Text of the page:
TUVIA RUEBNER HAS earned the lament he wrote for King David, Israel’s better-known sorrow bearer. The poet came into the world 91 years ago in Pressburg-Bratislava, Slovakia, under Nazism’s shadow. It is a shadow he managed to separate himself from physically, but which sticks to him philosophically and is at the core of his poetry. The parched sound of random loss is the root sound in many of his poems. The spawn of an unimaginable yesterday, Tuvia Ruebner is more than anything a poet of today.
His parents, his grandparents, and his little sister Litzi all perished at Auschwitz in 1942, a year after he immigrated to British Mandate Palestine. Forty years after their deaths, Ruebner’s first son, Moran, was sent to fight in Israel’s first Lebanese war. Moran left for South America the following year, estranged from his country and its wars, and after a few letters, was never heard from again.
In Ruebner’s poem “[My father was murdered],” one by one he enumerates his losses:
So NPR just released the results of their survey for the "Top 100 Science-fiction and Fantasy Books." It's a great list with some of my all-time favorite books on it (although I disagree with their decision not to include young adult books on the list, but that's just me). Some 5,000 books were nominated for the list, but the ones that made the top 100 were mostly ones that were more than just entertaining stories; they are the stories that mean something. Stories that through their imaginings of alternative worlds tap into the power of the prophetic to deliver the message that our world too is not absolute, but imagined and therefore capable of change.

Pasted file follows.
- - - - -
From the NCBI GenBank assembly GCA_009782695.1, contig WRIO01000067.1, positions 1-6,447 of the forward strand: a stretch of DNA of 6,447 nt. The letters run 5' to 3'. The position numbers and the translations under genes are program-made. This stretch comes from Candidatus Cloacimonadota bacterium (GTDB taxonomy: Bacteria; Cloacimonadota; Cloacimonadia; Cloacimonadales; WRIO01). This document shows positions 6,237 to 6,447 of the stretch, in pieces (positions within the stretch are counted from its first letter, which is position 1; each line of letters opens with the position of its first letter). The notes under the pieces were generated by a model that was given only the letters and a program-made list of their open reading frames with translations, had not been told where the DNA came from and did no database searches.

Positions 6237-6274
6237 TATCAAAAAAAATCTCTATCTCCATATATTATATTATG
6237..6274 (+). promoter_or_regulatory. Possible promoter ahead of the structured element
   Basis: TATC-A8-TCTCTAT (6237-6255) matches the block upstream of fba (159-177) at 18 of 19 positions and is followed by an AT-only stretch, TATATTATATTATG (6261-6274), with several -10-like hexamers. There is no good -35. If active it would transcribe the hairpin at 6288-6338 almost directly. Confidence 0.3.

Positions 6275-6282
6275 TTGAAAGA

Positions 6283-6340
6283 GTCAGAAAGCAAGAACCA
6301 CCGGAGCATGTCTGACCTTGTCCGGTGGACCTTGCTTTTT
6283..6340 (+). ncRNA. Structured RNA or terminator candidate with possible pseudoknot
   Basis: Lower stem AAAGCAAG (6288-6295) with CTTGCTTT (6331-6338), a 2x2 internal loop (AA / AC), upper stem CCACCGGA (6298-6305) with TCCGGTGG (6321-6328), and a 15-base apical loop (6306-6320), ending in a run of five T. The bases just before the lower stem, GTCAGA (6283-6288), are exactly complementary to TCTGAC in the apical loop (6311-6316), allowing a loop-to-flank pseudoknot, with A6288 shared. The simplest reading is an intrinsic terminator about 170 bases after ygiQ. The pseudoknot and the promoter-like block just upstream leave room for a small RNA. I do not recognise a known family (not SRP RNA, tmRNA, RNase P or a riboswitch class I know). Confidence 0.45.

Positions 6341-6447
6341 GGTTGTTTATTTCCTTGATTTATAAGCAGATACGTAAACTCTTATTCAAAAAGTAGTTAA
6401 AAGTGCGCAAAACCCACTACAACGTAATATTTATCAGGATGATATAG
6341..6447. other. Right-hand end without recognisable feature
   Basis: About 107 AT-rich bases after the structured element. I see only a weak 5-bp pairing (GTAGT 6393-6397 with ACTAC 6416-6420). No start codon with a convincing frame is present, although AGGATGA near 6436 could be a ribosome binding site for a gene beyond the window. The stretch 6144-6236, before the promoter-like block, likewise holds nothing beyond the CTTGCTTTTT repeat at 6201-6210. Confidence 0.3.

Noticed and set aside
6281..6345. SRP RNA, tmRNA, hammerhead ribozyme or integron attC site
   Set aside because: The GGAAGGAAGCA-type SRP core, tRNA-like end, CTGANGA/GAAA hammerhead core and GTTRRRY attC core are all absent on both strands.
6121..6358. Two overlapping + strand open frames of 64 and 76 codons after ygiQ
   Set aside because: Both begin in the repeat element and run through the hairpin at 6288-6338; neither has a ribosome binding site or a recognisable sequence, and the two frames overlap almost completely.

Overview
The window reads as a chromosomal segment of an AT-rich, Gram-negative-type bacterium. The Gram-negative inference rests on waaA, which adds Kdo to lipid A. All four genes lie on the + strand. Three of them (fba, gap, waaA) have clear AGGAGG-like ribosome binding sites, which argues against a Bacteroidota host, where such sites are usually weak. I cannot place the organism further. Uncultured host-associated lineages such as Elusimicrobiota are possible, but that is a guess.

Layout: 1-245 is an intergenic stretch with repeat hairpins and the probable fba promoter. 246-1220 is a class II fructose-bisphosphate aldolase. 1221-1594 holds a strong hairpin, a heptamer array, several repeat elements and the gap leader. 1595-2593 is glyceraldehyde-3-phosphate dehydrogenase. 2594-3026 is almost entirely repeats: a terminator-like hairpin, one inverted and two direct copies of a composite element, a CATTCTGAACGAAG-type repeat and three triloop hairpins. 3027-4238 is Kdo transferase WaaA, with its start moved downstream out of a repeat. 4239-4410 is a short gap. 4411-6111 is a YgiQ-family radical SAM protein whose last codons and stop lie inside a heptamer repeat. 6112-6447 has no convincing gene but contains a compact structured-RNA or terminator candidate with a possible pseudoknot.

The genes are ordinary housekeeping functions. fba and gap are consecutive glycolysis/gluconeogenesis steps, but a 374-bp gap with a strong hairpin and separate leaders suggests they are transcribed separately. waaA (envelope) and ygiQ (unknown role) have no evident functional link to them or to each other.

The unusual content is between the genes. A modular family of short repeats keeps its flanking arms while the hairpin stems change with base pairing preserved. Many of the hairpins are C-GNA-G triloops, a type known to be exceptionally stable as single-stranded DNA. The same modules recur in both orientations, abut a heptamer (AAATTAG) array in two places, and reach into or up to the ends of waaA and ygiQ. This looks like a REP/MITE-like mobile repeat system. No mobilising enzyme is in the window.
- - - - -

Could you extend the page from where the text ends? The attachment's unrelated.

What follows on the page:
Now, while I have complained in the past about why imaginative challenges to oppressive orders in our world only seem to happen in speculative fictions, the genre still remains my favorite -- often for that very reason. As this recent comparison of women of sci-fi vs. women of prime time shows, there are just so many more substantial ways of being in the world than the status quo generally allows for. Speculative fictions not only present the possibility that the dreams we struggle for now could someday actually be realities, they are also the prophetic voice calling us into that world.